There was is a little pebble from Ramathaim-zophim in the Mountain of Ephriam. She was married to a good-hearted, wealthy man, who loved the Lord, and who loved her. From a material point of view she should have been a happy little pebble. Perhaps she put on a brave face before her husband and the neighbors. But to quote I Samuel 1:10 – “She was in bitterness of soul, and prayed unto the Lord and wept sore.” When the priest of God saw her in her grief, he immediately assumed the worst. He thought she must have been a sinner below the worst – a drunkard in the house of God. Or he might have assumed she was in sin because she didn’t appreciate all the good things in her life – she was discontent, covetous and selfish. But none of these were true. The man of God was wrong in assuming that he understood her bitterness of soul.
Only the heart involved can begin to know the bitterness which rends it apart. But despite there being no specific sins which have caused that despair, there still is the native sin of our corrupt fallen natures. And that often hinders even our own ability to know why this latest round of grief has entered our inner-most being.
Despite the difficulties, we need to listen to the encouragement and the uplifting scriptures as best we can. But ultimately, neither our spouse or our earthly priest can lift us from the bottom of the stream. Joy is the gift of God, and so is the ability to enjoy that joy.
“And a stranger doth not intermeddle with (this) joy.”
“Intermeddle” is an interesting word in both Hebrew and English. When we speak of “meddling” we are talking about interference, and that is emphasized with the prefix. With that word in this verse we can picture someone trying to interfere with another person’s joy. Another pebble is trying to take away our place in the beam of light slipping through the water. The Hebrew word is variously translated all the way from something really positive to something somewhat negative. It is translated “surety” nine times ( the most often), but beside “meddle” it is also rendered “to mortgage.” The point is, no one has the ability, legal or otherwise, to take from anyone else their joy. It can’t be mortgaged or left at the pawn shop, traded for a few easily disappearing dollars. And no other human being – no stranger – can be a surety or guarantee for your personal joy. You, and you alone, determine whether or not you will enjoy the Lord’s blessings in the midst of the circumstances which surround you. No one can turn your smile into a frown – but YOU.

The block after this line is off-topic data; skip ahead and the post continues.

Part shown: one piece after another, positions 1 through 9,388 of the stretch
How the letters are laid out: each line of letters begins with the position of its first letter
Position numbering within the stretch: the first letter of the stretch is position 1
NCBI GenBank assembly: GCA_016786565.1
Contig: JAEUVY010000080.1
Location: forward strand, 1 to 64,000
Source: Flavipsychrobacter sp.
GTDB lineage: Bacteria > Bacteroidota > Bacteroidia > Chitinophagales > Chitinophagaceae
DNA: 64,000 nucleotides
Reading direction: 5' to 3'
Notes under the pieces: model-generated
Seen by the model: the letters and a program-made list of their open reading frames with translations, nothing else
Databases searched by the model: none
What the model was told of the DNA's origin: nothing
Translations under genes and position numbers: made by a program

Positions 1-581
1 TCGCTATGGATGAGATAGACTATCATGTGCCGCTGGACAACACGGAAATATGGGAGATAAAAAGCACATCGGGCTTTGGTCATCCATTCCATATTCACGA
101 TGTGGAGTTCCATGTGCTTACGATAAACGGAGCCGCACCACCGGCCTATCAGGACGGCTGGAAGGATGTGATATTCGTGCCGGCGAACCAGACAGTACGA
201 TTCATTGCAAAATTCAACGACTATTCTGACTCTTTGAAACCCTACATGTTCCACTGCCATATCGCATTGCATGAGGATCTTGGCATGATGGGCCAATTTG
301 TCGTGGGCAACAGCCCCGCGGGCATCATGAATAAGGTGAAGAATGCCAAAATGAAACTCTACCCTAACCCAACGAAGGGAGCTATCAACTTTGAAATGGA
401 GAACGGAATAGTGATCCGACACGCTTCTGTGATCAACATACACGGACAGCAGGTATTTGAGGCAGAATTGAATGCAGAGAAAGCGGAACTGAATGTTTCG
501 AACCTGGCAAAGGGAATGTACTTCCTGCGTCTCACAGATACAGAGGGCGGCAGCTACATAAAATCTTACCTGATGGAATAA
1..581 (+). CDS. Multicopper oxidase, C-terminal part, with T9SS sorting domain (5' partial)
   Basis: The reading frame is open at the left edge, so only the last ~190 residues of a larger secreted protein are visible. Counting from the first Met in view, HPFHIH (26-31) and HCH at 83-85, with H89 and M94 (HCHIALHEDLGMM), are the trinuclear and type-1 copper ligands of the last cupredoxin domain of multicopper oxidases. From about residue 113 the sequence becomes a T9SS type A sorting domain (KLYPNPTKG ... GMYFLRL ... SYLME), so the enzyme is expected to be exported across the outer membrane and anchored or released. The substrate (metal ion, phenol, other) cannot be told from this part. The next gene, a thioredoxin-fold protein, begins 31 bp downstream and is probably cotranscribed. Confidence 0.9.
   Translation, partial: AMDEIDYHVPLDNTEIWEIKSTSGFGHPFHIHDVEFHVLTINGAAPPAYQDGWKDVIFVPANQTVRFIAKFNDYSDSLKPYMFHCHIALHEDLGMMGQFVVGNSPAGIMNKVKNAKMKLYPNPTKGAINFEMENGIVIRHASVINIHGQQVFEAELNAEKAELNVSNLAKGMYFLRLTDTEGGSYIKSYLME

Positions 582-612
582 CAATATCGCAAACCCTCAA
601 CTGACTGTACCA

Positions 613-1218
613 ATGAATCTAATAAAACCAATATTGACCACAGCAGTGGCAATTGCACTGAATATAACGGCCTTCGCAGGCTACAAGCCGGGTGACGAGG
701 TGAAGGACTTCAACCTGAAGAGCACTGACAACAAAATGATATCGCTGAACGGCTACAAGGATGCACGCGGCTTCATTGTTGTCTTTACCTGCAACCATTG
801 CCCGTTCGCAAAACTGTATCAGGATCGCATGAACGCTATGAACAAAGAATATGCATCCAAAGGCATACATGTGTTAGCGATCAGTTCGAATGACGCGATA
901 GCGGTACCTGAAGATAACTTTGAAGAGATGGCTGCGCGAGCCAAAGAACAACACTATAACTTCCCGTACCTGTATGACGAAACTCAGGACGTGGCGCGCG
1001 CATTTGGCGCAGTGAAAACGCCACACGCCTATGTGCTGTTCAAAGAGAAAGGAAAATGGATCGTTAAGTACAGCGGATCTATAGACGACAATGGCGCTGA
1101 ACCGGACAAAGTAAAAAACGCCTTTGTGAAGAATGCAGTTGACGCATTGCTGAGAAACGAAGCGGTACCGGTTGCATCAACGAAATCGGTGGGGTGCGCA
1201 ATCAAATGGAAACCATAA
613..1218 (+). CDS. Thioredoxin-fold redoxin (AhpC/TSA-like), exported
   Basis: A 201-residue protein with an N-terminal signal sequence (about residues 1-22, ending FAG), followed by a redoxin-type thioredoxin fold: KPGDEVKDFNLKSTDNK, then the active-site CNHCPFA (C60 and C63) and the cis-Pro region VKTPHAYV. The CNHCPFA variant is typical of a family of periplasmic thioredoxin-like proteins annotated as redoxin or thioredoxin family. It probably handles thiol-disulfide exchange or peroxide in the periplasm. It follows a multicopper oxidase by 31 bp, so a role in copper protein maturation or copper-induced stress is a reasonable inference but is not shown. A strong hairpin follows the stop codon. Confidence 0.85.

The Lord Jesus has told us– ” As the Father hath loved me, so have I loved you: continue ye in my love. If ye keep my commandments, ye shall abide in my love; even as I have kept my Father’s commandments, and abide in his love. These things have I spoken unto you, that my joy might remain in you, and that your joy might be full.” The Bible teaches us that joy is the gift of God. It is one of the blessings of the Holy Spirit – love, joy, and peace among other things.
So why is does the heart of the Christian sometimes fill with bitterness and grief? The answer is always the same – sin. Sometimes it is because of some specific act of sin – deliberate sin or a trip and fall into sin. But on other occasions it is the festering up of the curse of sin within us – that part of our nature which comes to us by way of Adam’s transgression. This grief and bitterness is one of several possible responses to sin. But there are other better responses to sin – such as surrender and repentance when the sin is ours. Or when we are attacked, our response could be to turn to the comfortable joy which comes with nestling under the wings of the Lord.
But the point is, no stranger can intermeddle with our joy, unless we permit him to do so. And even then that stranger, no matter how wicked or powerful – human or demonic – can take from the saint of God the seed and foundation of that joy. We may loose the SENSE of our joy. Bitterness may wiggle its way into our hearts. But Christ and His promises can never be truly expelled from the heart where Christ dwells.